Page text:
Who will be the manager? How will a manager be selected initially and subsequently? And Kevin will touch a bit more on some of the tax considerations that are important in that. What about transfer restrictions? Your clients will likely want to transfer interests over time. Whether they do that initially or are hold until their death, then transferred. How will new members be admitted? Who should be a permitted transferee? We talk with clients about a pool of people whom you’d want to be able to be admitted automatically as members, but others that you’d want to have some level of approval before admitting.
Both of these topics, manager selection and admission of members, are major decisions for many families and we like to talk about and think about, what are our other major decisions? Are you changing your asset investment and going into a new area of investment? What are the major decisions and how do voters in this entity vote on any particular major decision? I also want to talk to clients about tax distributions. Will the entity guarantee that it will make distributions to its members to cover their taxes? What is the investment policy of the company also and how does that relate to the taxes that people anticipate flowing through to them? Or perhaps, the depreciation or other deductions that are out there.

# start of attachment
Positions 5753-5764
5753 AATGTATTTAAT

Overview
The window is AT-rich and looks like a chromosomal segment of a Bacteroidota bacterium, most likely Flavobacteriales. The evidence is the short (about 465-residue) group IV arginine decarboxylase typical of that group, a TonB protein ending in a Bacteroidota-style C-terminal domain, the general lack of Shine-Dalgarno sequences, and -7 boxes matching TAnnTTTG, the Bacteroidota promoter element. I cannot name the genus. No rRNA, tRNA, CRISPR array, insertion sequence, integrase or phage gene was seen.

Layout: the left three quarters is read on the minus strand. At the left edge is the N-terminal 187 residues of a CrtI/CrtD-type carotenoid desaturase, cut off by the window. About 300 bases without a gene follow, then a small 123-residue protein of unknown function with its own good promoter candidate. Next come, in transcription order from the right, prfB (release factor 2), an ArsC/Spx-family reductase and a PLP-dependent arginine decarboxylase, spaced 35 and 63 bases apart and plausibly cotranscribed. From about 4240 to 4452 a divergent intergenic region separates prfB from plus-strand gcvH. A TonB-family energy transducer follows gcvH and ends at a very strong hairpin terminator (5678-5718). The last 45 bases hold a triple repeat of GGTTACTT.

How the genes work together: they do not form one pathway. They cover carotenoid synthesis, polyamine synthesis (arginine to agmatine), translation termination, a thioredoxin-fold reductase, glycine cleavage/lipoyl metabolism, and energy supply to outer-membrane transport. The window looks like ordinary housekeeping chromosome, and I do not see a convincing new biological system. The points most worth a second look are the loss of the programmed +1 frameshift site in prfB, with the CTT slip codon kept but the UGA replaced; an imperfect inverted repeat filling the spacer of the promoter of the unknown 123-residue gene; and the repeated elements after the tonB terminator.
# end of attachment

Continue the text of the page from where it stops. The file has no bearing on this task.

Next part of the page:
At these rules of the road, where it intersects with income tax, it’s an important place to involve a client’s CPA in the planning as well, to look at how this works long term with the client’s individual needs. A note here to think too about will the client and any other people who may become members or who are members in the future, like children or grandchildren or trusts, do they participate in this process? If they’re going to be initial owners, yes. And if so, will they have separate representation and involvement of their own CPAs?
Entity Planning and Formation: Planning, Investing and Logistics
Again, a good formation thought process is thinking long term and thinking about the interests, plans, projections, and investments appropriate to the different family members that you anticipate may become or are initially contributing and becoming members. As we get started in forming the company, it’s important that we focus on the actual nitty-gritty logistics. You’ve seen lots of cases in which families have thought about this and gotten started, but not really dotted their i’s, cross their t’s, with things like funding and setting up capital accounts correctly.